[Skip to Content]
Access to paid content on this site is currently suspended due to excessive activity being detected from your IP address 34.236.145.124. Please contact the publisher to request reinstatement.
[Skip to Content Landing]
Views 17,410
Citations 0
Viewpoint
January 29, 2019

Wearable Devices for Cardiac Rhythm Diagnosis and Management

Author Affiliations
  • 1Division of Cardiology, Department of Medicine, Cornell University Medical Center, New York Presbyterian Hospital, New York, New York
JAMA. 2019;321(4):337-338. doi:10.1001/jama.2018.20437

With the increasing use of direct-to-consumer medical devices, it is paramount for clinicians to recognize the potential utilization for patient management. The increasing adoption of this new class of consumer-grade wearable devices that monitor heart rate and activity as well as smartphone technology that integrates information from devices (blood pressure monitors, digital scales, pedometers) can prove useful in the diagnosis and management of some patients. Devices and applications that are specifically designed to measure heart rate and electrocardiographic signals are particularly useful for determining if an arrhythmia is present (such as atrial fibrillation, paroxysmal supraventricular tachycardia, or ectopic beats). An example of this appears in Figure 1.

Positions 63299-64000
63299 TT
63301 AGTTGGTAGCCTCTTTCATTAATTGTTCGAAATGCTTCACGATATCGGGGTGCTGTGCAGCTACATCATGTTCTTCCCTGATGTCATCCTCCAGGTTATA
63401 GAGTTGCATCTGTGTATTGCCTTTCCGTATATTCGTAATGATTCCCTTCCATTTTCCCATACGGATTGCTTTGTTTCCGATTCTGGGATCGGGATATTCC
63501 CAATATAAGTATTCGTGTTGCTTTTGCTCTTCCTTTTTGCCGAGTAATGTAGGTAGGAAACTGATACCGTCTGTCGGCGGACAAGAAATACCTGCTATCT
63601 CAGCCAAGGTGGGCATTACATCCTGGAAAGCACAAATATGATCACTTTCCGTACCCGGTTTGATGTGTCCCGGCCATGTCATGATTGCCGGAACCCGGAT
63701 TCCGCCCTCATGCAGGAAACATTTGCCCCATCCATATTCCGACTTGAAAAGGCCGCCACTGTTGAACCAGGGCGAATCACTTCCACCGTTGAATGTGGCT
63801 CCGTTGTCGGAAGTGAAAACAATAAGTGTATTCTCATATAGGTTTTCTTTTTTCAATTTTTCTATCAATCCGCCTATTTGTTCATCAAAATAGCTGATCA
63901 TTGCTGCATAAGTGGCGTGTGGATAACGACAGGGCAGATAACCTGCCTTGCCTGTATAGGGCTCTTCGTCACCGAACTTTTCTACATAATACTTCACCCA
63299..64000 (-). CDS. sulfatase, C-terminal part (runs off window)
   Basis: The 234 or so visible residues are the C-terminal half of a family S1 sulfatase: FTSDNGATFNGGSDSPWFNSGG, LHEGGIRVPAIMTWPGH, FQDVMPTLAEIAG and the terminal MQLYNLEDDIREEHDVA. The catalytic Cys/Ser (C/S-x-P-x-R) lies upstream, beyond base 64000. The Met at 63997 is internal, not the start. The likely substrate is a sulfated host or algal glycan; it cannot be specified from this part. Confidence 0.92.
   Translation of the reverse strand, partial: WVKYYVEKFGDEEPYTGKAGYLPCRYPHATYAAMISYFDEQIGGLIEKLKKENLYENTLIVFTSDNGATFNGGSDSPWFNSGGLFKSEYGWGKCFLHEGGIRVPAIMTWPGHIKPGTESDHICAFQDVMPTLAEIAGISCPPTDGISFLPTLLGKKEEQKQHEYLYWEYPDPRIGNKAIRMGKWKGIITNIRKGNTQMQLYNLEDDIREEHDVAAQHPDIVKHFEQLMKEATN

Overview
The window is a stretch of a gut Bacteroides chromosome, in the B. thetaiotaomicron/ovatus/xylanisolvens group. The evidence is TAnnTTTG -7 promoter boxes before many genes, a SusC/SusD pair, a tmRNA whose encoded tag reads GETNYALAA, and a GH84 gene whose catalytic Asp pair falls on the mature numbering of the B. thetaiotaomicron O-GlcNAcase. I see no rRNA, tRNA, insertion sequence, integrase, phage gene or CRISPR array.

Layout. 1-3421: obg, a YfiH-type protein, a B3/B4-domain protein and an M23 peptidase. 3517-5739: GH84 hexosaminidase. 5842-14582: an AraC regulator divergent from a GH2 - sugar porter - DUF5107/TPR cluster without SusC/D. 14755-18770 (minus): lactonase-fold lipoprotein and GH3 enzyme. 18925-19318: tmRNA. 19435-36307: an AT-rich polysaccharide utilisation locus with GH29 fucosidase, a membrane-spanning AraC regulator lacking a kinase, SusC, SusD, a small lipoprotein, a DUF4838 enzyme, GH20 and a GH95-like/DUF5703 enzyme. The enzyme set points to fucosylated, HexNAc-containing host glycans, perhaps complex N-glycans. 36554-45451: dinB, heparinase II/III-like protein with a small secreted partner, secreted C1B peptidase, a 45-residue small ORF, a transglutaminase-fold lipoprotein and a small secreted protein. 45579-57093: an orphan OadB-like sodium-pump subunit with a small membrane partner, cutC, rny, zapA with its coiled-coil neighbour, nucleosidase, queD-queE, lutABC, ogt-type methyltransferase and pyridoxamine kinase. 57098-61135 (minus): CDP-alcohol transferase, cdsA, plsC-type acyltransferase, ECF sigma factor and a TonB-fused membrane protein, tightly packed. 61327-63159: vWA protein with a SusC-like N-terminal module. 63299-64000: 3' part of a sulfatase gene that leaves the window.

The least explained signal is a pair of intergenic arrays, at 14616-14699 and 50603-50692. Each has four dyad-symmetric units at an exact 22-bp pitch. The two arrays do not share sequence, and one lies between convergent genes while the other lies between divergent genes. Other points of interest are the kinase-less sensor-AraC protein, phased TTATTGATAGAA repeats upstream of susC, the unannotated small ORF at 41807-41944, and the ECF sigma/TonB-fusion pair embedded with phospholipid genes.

Limit 200 characters
Limit 25 characters
Conflicts of Interest Disclosure

Identify all potential conflicts of interest that might be relevant to your comment.

Conflicts of interest comprise financial interests, activities, and relationships within the past 3 years including but not limited to employment, affiliation, grants or funding, consultancies, honoraria or payment, speaker's bureaus, stock ownership or options, expert testimony, royalties, donation of medical equipment, or patents planned, pending, or issued.

Err on the side of full disclosure.

If you have no conflicts of interest, check "No potential conflicts of interest" in the box below. The information will be posted with your response.

Not all submitted comments are published. Please see our commenting policy for details.

Limit 140 characters
Limit 3600 characters or approximately 600 words
    ×